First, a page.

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Finance

Living Underwater is Fantastic for Fish & Bad for People!

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When it comes to mortgages, you never want to be underwater. Repeat after me – living underwater is for fish, not people!

A person is underwater on their mortgage when the mortgage amount owing is higher than the value of the house. For example, if you have a $450,000 mortgage but you would only be able to sell your house for $395,000, then you are underwater on our mortgage.

This is a not a desirable situation because it means you cannot sell your house without taking the deficiency to the bank in order to pay off the bank. In the above example, the deficiency is $55,000 (=$450,000 – $395,000). The mortgage debt to the bank can only satisfied by a payment of $450,000. This is known as discharging the debt.

Unfortunately for you, potential buyers of your home are only willing to give you $395,000. In order for the bank to discharge your mortgage debt, you would need to take the $395,000 from the buyers of your home and another $55,000 from your own pocket to the bank.

Just out of curiosity, do you have an extra $55,000 lying around? No? Then you, my friend, are trapped in your house.

The Downsides of Being Trapped in a House

If you’ve got no reasons to leave the house you’re in, then living underwater on your mortgage is an academic problem. Since you’re not going anywhere, there’s no issue about having to pay any sort of deficiency to the bank. You can continue to pay your mortgage and wait for the real estate market to recover. Even if recovery takes a decade, you don’t need to care since you won’t be trying to discharge the mortgage on your house.

The situation is quite different if you want to move across the country for a new job, or your health status changes and your home is no longer suitable for you. There are any number of reasons why you might choose to move your current abode to another one. None of them change the fact that being underwater on your mortgage means you can’t sell your place without satisfying your full debt to the bank.

I ask you again, do you have enough money in your wallet to satisfy the deficiency and get the mortgage discharge you need?

Mortgage Rates are Rising

Those without a mortgage can be forgiven for not realizing that the cost of mortgages is increasing. For the rest of you, it’s imperative that you start thinking ahead. When it comes time to renew your mortgage, will your budget accommodate a 1%-2% increase in your current rate?

If the answer is “No”, or “I don’t know”, then you should be making extra payments to your mortgage. Make extra payments as often as you can. And make those payments are large as you can! This will ensure that, at renewal time, your mortgage is as small as it can be. This means that your new payment at the higher rate will be lower than it would be otherwise.

You can use an online calculator to estimate the size of your next mortgage payment. Whatever rate you’re paying now, add 2%. Assuming you’ll be renewing a mortgage of $350,000 and the anticipated 5-year rate at renewal time will be 5%, here are the mortgage payments generated by this online calculator.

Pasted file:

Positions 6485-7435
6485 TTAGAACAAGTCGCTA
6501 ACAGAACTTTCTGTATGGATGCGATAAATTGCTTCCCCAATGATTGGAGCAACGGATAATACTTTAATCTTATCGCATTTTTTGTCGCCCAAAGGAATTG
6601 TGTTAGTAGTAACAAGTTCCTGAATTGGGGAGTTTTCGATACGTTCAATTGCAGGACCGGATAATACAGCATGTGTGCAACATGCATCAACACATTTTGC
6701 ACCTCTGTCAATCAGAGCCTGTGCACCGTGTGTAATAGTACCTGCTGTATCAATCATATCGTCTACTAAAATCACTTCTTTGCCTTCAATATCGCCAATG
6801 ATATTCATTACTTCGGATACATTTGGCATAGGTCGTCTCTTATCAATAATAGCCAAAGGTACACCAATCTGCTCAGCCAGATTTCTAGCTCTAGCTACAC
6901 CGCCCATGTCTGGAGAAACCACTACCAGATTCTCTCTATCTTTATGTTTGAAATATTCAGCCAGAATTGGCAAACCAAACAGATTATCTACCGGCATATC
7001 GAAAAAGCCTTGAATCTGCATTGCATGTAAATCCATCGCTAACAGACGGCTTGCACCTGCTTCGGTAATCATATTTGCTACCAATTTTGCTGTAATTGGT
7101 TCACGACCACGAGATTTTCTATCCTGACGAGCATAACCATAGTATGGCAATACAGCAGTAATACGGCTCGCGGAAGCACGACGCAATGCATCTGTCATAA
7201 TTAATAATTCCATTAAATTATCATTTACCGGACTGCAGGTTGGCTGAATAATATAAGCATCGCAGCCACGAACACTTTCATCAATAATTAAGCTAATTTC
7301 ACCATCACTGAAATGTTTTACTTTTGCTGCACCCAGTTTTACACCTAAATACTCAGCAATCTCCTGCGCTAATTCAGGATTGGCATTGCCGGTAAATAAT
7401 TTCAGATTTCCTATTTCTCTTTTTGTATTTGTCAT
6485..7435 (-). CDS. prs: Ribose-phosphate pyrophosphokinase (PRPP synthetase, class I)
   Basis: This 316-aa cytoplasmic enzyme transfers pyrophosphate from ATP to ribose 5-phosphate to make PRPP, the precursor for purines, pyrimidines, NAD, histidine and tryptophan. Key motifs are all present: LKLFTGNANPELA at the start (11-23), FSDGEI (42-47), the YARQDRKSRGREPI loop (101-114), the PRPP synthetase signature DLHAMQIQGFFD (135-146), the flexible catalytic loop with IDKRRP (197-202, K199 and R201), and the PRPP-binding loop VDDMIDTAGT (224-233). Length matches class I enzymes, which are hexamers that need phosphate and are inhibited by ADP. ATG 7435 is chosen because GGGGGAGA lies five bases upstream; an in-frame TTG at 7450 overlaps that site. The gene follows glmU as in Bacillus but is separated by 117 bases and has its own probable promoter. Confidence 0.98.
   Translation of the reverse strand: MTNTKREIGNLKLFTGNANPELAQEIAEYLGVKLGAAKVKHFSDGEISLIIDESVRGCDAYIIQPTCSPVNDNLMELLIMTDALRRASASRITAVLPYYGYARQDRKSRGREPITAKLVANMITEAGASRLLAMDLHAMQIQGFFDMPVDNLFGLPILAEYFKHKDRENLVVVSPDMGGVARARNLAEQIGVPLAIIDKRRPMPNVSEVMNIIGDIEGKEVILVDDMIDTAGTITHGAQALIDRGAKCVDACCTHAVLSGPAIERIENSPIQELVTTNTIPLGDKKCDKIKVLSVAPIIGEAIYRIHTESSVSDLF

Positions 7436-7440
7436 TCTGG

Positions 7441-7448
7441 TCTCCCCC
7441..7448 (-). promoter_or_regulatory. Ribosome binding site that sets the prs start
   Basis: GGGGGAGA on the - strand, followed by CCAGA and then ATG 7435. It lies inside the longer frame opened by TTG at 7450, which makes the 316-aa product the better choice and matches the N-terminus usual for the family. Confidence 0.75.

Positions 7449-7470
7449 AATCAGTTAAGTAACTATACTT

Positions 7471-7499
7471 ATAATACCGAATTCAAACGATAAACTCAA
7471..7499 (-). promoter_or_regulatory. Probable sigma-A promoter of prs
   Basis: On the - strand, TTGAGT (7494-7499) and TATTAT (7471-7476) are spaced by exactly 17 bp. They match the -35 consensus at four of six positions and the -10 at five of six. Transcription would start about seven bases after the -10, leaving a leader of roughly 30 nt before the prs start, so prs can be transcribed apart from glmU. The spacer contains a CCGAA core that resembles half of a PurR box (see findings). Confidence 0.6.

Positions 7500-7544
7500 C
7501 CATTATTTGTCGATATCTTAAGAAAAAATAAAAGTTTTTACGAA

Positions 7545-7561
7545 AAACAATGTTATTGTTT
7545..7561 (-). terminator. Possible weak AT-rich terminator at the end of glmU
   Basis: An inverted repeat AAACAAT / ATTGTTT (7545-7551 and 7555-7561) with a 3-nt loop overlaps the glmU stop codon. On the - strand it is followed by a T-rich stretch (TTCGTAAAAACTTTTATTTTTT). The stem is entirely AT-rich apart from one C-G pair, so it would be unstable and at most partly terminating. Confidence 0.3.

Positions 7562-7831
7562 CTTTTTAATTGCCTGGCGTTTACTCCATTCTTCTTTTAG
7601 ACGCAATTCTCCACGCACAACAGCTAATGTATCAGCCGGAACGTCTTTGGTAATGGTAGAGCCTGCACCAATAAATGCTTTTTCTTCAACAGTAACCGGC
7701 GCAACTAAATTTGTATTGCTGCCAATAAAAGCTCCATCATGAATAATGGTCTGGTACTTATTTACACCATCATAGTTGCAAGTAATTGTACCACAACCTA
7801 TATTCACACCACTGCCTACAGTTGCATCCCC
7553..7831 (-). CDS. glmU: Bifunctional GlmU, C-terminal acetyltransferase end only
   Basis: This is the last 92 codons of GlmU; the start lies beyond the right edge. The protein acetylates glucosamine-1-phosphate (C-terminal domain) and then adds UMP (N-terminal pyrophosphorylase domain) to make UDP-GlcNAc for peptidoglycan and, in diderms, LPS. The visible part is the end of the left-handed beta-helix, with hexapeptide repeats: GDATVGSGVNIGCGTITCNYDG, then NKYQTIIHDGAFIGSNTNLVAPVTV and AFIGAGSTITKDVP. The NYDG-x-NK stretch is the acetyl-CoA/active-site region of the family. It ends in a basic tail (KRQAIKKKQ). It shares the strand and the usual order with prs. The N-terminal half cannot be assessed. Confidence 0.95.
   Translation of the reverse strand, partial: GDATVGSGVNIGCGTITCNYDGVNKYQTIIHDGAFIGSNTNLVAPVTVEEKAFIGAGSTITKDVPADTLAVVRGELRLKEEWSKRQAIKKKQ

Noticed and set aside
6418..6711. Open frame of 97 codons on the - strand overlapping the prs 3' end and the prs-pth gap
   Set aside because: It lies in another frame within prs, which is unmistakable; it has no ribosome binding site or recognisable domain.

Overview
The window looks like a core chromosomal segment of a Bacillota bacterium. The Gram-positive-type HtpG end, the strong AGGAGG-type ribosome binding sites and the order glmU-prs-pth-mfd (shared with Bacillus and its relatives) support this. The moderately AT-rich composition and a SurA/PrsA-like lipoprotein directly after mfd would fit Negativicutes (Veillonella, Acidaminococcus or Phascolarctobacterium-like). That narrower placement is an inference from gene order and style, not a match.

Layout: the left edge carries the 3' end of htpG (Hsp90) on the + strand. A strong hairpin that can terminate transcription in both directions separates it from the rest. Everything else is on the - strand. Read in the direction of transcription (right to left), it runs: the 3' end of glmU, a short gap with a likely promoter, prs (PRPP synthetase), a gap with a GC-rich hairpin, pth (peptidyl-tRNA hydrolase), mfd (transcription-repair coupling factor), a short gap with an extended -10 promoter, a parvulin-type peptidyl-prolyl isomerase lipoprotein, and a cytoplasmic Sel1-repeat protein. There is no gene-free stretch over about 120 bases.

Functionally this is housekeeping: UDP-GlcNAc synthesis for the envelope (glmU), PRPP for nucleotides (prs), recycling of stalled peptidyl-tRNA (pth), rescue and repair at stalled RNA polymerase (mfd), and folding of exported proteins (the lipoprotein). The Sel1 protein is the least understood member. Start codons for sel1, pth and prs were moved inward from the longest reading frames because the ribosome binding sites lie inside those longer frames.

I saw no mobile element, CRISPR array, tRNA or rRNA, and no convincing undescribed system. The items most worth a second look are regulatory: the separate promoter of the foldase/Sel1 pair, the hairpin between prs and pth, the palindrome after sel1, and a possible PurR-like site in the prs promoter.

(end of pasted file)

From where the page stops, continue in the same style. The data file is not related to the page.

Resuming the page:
• If you’re renewing with a $350,000 balance at 5%, then your bi-weekly mortgage payment is $1,017.81 or $2,025.62 monthly.
  • If you’re renewing with a $325,000 balance at 5%, then your bi-weekly mortgage payment is $945.11 or $1890.22 each month.

How to Stop Being Underwater

There are a few ways to stop being underwater. Some are harder than others. The most effective way to cease living underwater is next to impossible – you can change market conditions so that the value of your house rises above the balance on your mortgage. See what I mean? That method is next to impossible. Manipulating market conditions likely isn’t within your particular skillset.

Your best bet is to find a way to make extra payments on your mortgage until the balance equals, or is less than, your mortgage’s balance. At that point, the trap is sprung! In other words, what you get from a potential buyer is enough to satisfy you debt to the bank.

Paying extra on your mortgage is a simple plan. Note that I said “simple”, not “easy”. Depending on your other financial obligations, it might not be easy to find the extra money to throw at your mortgage. You might take on another job or start a business. Maybe you’ll sell you no longer need or take in a roommate.

Ridding yourself of non-mortgage debt facilitates another way to make extra payments. Maybe you owe money on student loans, credit cards, vehicle loans, or other consumer loans. As you pay off other debts, re-direct that former payment to your mortgage. Think about it. You were already sending that money to a creditor, so you’ll keep doing so. Your lifestyle won’t change since you were living without that money anyway. All that will change is the name of the creditor.

However you choose to do it, the goal is to stop living underwater on your mortgage.

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